Post-editing through Speech Recognition: A Feasibility Study with Post-editor Trainees

Bartolomé Mesa-Lao

    Research output: Contribution to conferenceConference abstract for conferenceResearchpeer-review

    Abstract

    In the past couple of years automatic speech recognition (ASR) software has quietly created a niche for itself in many situations of our lives. Nowadays it can be found at the other end of customer-support hotlines, it is built into operating systems and it is offered as an alternative text-input method for smartphones. On another front, given the significant improvements in Machine Translation (MT) quality and the increasing
    demand for translations, post-editing of MT is becoming a popular practice in the translation industry, since it has been shown to allow for larger volumes of translations to be produced saving time and costs. The translation industry is at a deeply transformative point in its evolution and the coming years herald an era of converge where speech technology could make a difference. As post-editing services are becoming a common practice among language service providers and speech recognition is gaining momentum, it seems reasonable to explore the interplay between
    both fields in a feasibility study.
    In the context of machine-aided human translation (MAHT), different scenarios have been investigated where human translators interact with a computer through a variety of input modalities (i.e. typing, handwriting and speaking) to improve the efficiency and accuracy of the translation process. However, further studies need to be conducted to build up new knowledge about the way in which state-of-the-art speech recognition
    software can be applied to the post-editing process. As a continuation of the pioneering work done in the SEECAT project, our presentation will report on a feasibility study where post-editor trainees will be asked to post-edit raw MT using voice and keyboard as an input method. This feasibility study will explore the potential of combining one of the most popular computer-aided translation workbenches in the market (i.e. MemoQ) together with one of the most well-known ASR packages (i.e. Dragon Naturally Speaking from Nuance). Two data correction modes will be considered: a) keyboard vs. b) keyboard and speech combined. These two different ways of verifying and correcting raw MT output will be examined making comparisons in terms of: i) overall time to complete the task, ii) final quality of the target text, and iii) user satisfaction.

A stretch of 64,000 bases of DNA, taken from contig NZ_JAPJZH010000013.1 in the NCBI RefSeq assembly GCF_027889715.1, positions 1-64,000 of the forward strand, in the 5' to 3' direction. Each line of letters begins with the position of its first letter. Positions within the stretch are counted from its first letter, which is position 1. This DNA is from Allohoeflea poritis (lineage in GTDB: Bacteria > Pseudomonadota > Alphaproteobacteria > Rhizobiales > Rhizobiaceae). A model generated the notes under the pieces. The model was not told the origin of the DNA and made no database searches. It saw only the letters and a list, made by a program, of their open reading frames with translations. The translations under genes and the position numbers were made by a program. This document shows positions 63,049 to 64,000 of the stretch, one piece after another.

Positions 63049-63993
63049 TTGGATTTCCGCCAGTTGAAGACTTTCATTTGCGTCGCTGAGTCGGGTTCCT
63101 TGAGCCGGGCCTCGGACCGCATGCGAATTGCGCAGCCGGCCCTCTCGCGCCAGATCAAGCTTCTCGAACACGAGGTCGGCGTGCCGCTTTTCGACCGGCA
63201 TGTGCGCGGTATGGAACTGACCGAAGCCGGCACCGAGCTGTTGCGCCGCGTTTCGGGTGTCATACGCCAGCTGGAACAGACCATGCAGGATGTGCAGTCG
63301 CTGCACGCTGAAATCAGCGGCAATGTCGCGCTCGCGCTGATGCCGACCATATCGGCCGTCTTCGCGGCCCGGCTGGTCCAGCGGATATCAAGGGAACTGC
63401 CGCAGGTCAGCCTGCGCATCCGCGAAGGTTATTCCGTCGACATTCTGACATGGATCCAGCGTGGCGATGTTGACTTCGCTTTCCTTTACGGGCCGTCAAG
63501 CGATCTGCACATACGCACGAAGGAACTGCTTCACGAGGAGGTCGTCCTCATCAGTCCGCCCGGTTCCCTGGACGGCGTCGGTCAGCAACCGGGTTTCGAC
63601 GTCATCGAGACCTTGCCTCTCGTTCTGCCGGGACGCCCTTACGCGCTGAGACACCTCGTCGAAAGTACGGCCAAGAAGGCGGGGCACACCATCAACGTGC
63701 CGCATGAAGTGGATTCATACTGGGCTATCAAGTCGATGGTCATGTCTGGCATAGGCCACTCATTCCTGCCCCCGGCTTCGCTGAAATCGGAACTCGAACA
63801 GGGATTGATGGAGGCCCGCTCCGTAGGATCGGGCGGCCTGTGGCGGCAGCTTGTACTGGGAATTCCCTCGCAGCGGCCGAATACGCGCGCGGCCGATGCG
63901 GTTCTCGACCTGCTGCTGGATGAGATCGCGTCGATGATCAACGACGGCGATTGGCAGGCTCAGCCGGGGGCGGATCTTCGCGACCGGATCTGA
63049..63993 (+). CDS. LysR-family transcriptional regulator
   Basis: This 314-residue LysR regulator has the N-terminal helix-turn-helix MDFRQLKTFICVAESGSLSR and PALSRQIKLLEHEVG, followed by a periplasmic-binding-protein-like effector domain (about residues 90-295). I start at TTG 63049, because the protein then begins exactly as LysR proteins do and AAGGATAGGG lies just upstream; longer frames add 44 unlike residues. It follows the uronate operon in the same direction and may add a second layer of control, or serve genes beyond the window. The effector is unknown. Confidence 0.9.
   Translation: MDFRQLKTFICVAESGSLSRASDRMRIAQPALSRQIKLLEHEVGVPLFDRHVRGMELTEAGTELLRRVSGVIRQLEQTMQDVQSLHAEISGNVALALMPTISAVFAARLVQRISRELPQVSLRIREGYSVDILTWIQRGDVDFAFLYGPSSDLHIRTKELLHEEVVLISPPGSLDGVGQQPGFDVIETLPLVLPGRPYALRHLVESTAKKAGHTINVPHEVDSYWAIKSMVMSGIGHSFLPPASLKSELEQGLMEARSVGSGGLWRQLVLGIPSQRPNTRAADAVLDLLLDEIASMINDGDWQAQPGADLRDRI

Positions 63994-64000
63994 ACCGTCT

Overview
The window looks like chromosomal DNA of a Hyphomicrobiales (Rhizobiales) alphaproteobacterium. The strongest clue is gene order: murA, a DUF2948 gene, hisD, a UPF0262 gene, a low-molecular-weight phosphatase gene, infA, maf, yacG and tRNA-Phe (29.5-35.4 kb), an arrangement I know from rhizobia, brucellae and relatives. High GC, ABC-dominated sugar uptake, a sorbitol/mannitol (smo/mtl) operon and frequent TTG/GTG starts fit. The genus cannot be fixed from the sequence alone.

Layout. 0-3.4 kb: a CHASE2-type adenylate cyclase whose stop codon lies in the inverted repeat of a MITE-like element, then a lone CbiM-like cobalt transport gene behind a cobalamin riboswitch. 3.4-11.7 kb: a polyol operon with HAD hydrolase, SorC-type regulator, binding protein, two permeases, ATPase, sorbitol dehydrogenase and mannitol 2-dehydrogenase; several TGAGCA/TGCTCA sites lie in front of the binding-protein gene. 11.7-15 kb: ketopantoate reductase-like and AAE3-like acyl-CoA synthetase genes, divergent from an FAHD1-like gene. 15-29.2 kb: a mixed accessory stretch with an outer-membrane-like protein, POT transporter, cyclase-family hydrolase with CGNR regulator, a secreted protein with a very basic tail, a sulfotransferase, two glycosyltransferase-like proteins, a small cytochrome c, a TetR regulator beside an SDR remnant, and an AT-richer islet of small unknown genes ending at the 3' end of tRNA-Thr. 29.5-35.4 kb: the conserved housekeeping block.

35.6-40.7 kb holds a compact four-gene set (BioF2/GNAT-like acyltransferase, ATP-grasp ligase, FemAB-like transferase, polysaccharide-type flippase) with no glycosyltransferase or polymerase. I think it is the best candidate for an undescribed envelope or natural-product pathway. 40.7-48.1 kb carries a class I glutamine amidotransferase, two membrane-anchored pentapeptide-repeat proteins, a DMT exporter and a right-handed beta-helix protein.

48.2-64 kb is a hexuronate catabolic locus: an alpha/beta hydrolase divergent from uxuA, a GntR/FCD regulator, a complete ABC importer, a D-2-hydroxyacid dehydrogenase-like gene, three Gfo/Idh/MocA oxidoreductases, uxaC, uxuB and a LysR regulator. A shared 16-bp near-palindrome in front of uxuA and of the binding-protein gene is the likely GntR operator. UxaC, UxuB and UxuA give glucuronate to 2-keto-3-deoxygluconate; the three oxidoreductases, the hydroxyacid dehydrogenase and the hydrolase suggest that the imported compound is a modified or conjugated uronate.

Original languageEnglish
    Publication date2014
    Number of pages1
    Publication statusPublished - 2014
    Event2014 CRITT - WCRE Conference: Translation in Transition: Between Cognition, Computing and Technology - Copenhagen Business School, Frederiksberg, Denmark
    Duration: 30 Jan 201431 Jan 2014
    http://bridge.cbs.dk/platform/?q=conference2014

    Conference

    Conference2014 CRITT - WCRE Conference
    LocationCopenhagen Business School
    CountryDenmark
    CityFrederiksberg
    Period30/01/201431/01/2014
    Internet address

    Cite this

    Mesa-Lao, B. (2014). Post-editing through Speech Recognition: A Feasibility Study with Post-editor Trainees. Abstract from 2014 CRITT - WCRE Conference, Frederiksberg, Denmark.
    Mesa-Lao, Bartolomé . / Post-editing through Speech Recognition : A Feasibility Study with Post-editor Trainees. Abstract from 2014 CRITT - WCRE Conference, Frederiksberg, Denmark.1 p.
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    author = "Bartolom{\'e} Mesa-Lao",
    year = "2014",
    language = "English",
    note = "null ; Conference date: 30-01-2014 Through 31-01-2014",
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    Mesa-Lao, B 2014, 'Post-editing through Speech Recognition: A Feasibility Study with Post-editor Trainees', Frederiksberg, Denmark, 30/01/2014 - 31/01/2014, .

    Post-editing through Speech Recognition : A Feasibility Study with Post-editor Trainees. / Mesa-Lao, Bartolomé .

    2014. Abstract from 2014 CRITT - WCRE Conference, Frederiksberg, Denmark.

    Research output: Contribution to conferenceConference abstract for conferenceResearchpeer-review

    TY - ABST

    T1 - Post-editing through Speech Recognition

    T2 - A Feasibility Study with Post-editor Trainees

    AU - Mesa-Lao, Bartolomé

    PY - 2014

    Y1 - 2014